Emails from corporate debtor without containing acknowledgement of debt didn’t extend limitation for filing plea u/s 9

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  • Last Updated on 20 July, 2022

acknowledgment of debt

Case Details: Mohan Lal Goel v. National Skill Development Corporation - [2022] 140 144 (NCLAT-New Delhi)

Judiciary and Counsel Details

    • Justice Ashok Bhushan, Chairperson, Dr Alok Srivastava & Shreesha Merla, Technical Member
    • Suraj Kr. VishwakarmaNeeraj Kr. Gupta, Advs. for the Appellant.
    • Ms Gunjan Sinha JainMs Aparna Gupta, Advs. for the Respondent.

Facts of the Case

In the instant case, an appeal was filed against the order passed by the Adjudicating Authority (NCLT), by which an application made by the appellant as an Operational Creditor u/s 9 of the IBC, 2016 was rejected on the ground that the application was time-barred.

The appellant was an employee of the corporate debtor. The appellant sent a demand notice u/s 8 of the IBC, 2016 demanding salary for the unpaid notice period. Thereafter, the appellant filed an application u/s 9 of the IBC, 2016 on 13.03.2020 for the default dated 30.12.2016.

The Adjudicating Authority (NCLT) rejected the said application holding that the same was barred by limitation. Thereafter, an appeal was made to the National Company Law Appellate Tribunal (NCLAT) against the order passed by the National Company Law Tribunal (NCLT).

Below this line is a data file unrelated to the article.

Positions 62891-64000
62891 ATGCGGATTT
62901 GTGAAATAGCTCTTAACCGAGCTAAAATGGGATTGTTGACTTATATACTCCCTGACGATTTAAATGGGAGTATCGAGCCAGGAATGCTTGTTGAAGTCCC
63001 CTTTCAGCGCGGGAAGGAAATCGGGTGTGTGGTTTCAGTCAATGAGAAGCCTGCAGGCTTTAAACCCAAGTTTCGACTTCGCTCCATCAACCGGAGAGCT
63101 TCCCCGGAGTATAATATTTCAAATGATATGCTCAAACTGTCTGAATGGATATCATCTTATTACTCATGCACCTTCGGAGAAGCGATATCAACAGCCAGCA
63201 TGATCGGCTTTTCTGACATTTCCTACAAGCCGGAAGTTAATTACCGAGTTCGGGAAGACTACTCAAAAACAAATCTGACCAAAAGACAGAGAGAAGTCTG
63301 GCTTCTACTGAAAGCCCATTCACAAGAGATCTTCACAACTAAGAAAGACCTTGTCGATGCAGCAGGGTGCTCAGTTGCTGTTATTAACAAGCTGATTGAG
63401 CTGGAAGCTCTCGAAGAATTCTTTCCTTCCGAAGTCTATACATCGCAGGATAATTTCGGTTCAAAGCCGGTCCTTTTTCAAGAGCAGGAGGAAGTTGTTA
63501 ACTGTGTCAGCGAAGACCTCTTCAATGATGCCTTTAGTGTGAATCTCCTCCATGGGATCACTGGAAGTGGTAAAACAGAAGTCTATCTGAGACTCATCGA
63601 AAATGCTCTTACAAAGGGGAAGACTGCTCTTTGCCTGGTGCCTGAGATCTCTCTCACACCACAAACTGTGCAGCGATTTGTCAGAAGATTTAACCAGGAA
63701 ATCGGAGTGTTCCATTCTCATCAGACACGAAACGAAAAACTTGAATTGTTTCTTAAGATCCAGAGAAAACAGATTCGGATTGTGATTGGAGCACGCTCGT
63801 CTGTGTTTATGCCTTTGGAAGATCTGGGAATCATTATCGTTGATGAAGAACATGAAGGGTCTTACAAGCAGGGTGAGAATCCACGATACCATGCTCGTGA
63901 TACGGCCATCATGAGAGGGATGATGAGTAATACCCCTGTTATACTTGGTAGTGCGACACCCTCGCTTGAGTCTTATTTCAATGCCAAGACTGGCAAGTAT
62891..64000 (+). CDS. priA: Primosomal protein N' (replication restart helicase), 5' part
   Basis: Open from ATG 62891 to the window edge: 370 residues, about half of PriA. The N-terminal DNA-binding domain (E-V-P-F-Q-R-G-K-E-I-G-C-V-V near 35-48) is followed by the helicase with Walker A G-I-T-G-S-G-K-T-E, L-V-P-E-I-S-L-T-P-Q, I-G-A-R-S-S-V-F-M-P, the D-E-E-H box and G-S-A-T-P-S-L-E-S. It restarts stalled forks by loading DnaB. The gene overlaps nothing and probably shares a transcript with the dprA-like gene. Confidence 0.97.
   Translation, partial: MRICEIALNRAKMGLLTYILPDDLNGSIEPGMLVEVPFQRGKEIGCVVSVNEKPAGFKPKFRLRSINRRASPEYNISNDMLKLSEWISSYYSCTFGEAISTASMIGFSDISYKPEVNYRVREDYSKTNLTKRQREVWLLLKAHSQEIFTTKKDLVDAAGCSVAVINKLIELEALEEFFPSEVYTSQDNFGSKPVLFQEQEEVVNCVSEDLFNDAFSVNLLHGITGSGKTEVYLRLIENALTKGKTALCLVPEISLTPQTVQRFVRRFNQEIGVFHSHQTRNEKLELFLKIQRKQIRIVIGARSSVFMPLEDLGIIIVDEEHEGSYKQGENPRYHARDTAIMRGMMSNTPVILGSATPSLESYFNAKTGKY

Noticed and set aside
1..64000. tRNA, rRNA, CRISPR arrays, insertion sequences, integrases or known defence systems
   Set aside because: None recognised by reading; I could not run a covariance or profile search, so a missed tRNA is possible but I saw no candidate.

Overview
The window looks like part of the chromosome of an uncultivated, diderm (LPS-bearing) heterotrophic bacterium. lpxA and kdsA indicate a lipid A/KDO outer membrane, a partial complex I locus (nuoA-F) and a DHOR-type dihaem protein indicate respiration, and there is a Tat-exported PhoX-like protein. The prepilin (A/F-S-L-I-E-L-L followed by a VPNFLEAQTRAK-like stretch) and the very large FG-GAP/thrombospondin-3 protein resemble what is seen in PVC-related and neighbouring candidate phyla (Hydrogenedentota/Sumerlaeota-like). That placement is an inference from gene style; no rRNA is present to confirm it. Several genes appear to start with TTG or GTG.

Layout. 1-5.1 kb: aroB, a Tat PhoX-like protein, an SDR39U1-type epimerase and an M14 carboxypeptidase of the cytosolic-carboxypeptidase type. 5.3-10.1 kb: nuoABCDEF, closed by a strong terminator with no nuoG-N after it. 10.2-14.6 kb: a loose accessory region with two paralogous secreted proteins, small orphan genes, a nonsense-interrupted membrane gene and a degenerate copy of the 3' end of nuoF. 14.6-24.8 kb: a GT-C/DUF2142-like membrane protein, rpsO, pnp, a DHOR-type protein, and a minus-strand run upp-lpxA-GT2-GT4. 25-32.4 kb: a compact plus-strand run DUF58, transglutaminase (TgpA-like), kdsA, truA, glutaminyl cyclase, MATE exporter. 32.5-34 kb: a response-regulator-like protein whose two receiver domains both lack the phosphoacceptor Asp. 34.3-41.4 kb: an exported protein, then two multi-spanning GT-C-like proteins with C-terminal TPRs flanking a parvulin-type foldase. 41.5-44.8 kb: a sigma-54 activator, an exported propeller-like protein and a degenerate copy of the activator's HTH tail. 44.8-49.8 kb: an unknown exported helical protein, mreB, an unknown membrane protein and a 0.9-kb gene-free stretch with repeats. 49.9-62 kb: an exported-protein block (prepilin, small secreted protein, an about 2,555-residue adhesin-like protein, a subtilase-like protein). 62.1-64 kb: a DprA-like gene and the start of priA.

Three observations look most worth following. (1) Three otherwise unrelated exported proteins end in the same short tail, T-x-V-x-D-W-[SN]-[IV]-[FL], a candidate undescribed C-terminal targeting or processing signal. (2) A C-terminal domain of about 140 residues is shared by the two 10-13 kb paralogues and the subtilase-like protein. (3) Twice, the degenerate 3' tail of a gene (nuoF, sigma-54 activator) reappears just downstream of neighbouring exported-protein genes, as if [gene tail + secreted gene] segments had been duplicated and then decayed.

The appellant submitted that the Adjudicating Authority committed an error in not considering the acknowledgment which was received by the appellant giving the benefit of Section 18 of the Limitation Act. Further, he submits that the period of limitation got extended by virtue of e-mails that were sent on 26.03.2017 and 27.04.2017. As per the appellant, these emails amount to an acknowledgement of debt.


The NCLAT observed that it had been clearly mentioned that debt fell due on 30.12.2016 whereas the application was filed beyond three years from the date when the debt fell due.

The submission which was pressed by the appellant was regarding extension of limitation by virtue of the e-mails dated 26.03.2017 and 27.04.2017. The NCLAT held that since the said e-mails didn’t contain any acknowledgement, which could be read as an acknowledgement of accepting debt within the meaning of section 18 of the Limitation Act.

Further, the NCLAT held that since section 18 of the Limitation Act had no applicability in the instant case, an application filed u/s 9 of the IBC by the appellant could not have been entertained and had been rightly rejected by the NCLT.

Accordingly, the appeal was to be dismissed.

List of Cases Reviewed

    • Order of NCLT – New Delhi dated 1-12-2021 (para 10) affirmed.

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